CHICAGO — Moody's Investors Service said Monday it views Illinois' successful sale of $1.46 billion of tobacco bonds to pay down overdue bills as a credit positive even though the borrowing falls into the deficit financing category that rating analysts typically frown on.
In Illinois' case, however, the positives of the sale outweigh the negatives because the fiscal 2011 budget relies on the tobacco issue to help pay off fiscal 2010 bills by a state-mandated Dec. 31 deadline. The state has a backlog of nearly $6.4 billion in bills, including $1.18 billion incurred in the last fiscal year, which ended June 30. Moody's rates the state's general obligation debt A1 with a negative outlook.
"The successful execution of this sale is a credit positive," Moody's wrote in a special comment in its weekly credit outlook. "The tobacco bond proceeds, which will become available after the tobacco settlement bonds' Dec. 8 closing, appear sufficient to complete payment of these past-due bills."
About $1.7 billion of the newer fiscal 2011 bills are owed to the state's pension funds. The fiscal 2011 budget approved by lawmakers and signed by Gov. Pat Quinn earlier this year does not identify how the state intends to fund a total of $4.2 billion in pension payments. Some of the state's pension funds have been forced to sell off assets to cover expenditures due to government payment delays.
Quinn is pressing for legislative approval to issue $3.8 billion of eight-year GOs to fund the payments. The House has approved the borrowing, but more support is needed in the Senate.
The proposed pension bonds underscore the state's financial weakness, but Moody's said they would "at least limit deterioration in the funded status of the state's pensions, which are the lowest-funded among states."
Illinois sold $3.5 billion of five-year GO notes to cover much of its fiscal 2010 pension payment. The state's mammoth unfunded pension liabilities of $62.4 billion and its reliance on borrowing to cover the fiscal 2010 payments along with other one-shot revenues like the tobacco bond sale in recent state budgets were factors that contributed to a series of rating downgrades.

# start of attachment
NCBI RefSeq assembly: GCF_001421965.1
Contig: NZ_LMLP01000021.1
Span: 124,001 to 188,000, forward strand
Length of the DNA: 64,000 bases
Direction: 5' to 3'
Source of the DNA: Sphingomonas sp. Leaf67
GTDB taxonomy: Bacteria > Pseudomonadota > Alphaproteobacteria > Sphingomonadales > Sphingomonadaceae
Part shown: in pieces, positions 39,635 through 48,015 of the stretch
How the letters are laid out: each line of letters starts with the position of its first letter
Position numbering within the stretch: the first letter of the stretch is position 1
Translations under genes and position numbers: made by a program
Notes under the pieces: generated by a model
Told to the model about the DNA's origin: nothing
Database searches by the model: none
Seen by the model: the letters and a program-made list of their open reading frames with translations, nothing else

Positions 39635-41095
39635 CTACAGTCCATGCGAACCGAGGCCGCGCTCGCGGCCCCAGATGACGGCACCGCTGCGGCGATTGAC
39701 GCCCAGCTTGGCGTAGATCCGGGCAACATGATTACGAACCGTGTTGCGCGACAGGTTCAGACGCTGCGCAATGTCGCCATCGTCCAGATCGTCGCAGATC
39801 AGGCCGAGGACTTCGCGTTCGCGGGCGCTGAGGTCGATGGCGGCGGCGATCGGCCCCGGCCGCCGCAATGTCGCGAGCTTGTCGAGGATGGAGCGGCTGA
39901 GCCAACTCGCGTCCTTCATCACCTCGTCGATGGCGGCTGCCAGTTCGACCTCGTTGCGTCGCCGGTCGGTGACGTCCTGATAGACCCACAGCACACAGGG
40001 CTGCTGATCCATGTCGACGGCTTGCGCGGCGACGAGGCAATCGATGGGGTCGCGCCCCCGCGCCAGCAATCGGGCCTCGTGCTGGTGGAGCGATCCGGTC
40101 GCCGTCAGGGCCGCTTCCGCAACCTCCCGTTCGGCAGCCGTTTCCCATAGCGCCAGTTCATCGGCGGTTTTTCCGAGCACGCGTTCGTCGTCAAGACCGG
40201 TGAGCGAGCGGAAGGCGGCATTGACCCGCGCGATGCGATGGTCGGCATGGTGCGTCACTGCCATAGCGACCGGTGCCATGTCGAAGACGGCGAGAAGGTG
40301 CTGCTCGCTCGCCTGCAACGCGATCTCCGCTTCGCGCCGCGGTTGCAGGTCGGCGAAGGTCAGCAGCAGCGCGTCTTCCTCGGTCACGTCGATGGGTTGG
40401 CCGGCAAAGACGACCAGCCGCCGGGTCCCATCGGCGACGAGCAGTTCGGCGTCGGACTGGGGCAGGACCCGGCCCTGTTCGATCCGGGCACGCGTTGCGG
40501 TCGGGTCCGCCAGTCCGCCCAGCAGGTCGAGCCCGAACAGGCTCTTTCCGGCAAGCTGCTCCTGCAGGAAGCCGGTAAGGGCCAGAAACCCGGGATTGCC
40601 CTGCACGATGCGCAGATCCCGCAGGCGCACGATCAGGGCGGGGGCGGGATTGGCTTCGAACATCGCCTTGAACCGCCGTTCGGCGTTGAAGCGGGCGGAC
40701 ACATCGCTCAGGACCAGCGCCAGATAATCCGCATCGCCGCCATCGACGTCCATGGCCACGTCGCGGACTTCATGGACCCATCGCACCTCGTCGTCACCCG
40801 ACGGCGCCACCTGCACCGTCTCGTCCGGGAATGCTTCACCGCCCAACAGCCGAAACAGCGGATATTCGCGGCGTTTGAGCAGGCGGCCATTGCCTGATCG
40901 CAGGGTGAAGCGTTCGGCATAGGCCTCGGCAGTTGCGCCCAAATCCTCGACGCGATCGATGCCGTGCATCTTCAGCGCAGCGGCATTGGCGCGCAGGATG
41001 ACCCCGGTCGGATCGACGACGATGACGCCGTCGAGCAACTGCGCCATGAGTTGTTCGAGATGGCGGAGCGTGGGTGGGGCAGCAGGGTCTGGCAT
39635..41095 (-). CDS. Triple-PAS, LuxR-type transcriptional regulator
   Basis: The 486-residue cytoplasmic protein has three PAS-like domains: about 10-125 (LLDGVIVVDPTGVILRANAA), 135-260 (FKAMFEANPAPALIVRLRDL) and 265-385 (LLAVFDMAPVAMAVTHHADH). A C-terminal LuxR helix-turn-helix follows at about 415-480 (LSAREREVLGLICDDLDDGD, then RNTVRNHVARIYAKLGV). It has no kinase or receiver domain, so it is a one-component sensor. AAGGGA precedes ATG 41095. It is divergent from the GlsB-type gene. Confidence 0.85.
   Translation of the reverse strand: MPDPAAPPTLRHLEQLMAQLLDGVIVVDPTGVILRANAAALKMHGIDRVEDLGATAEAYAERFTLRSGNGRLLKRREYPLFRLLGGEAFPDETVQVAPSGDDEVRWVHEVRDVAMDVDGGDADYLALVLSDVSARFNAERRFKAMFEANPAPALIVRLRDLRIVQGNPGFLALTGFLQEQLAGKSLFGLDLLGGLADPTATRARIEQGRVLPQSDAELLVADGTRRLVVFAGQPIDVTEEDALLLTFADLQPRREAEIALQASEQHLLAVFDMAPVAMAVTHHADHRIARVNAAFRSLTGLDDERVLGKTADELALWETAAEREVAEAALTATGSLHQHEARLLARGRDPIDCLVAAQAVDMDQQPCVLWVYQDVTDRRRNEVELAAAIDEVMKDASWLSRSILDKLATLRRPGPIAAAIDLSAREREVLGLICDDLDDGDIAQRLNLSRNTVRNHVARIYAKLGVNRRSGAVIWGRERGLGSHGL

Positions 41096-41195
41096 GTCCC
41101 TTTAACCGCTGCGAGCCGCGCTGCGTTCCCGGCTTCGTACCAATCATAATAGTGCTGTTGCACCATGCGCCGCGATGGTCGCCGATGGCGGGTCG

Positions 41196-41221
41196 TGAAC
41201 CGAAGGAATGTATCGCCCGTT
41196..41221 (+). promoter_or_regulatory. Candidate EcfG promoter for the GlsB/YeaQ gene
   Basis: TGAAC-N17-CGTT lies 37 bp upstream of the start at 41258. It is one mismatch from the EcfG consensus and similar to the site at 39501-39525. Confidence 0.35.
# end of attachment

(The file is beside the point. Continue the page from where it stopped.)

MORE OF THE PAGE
Illinois lawmakers ended a week-long veto session last week without tackling the pension bond borrowing or a proposed income tax increase that would help reduce the deficit into the next fiscal year. Quinn is expected to press for passage of both during a lame-duck session in early January before the new General Assembly convenes Jan. 12.
The budget gap is estimated to be as much as $15 billion.
Already stung by a series of downgrades, the state's credit could slide further if lawmakers do not take steps to chip away at the budget's structural problems, analysts have warned. Fitch Ratings rates the state's $25 billion of GO debt A, with a negative outlook and Standard & Poor's rates the state A-plus, but has it on negative watch for downgrade.
The tobacco bonds were sold through the state's Railsplitter Tobacco Settlement Authority last week, with the longer 17-year bonds priced to yield 6.2%. Though the rate is significantly higher than similarly rated credits, the deal was considered well received, given the tobacco sector's struggles.
The bonds are backed solely by the state's share of its Master Settlement Agreement payments. Illinois received $284 million this year and expects to receive $305 million next year.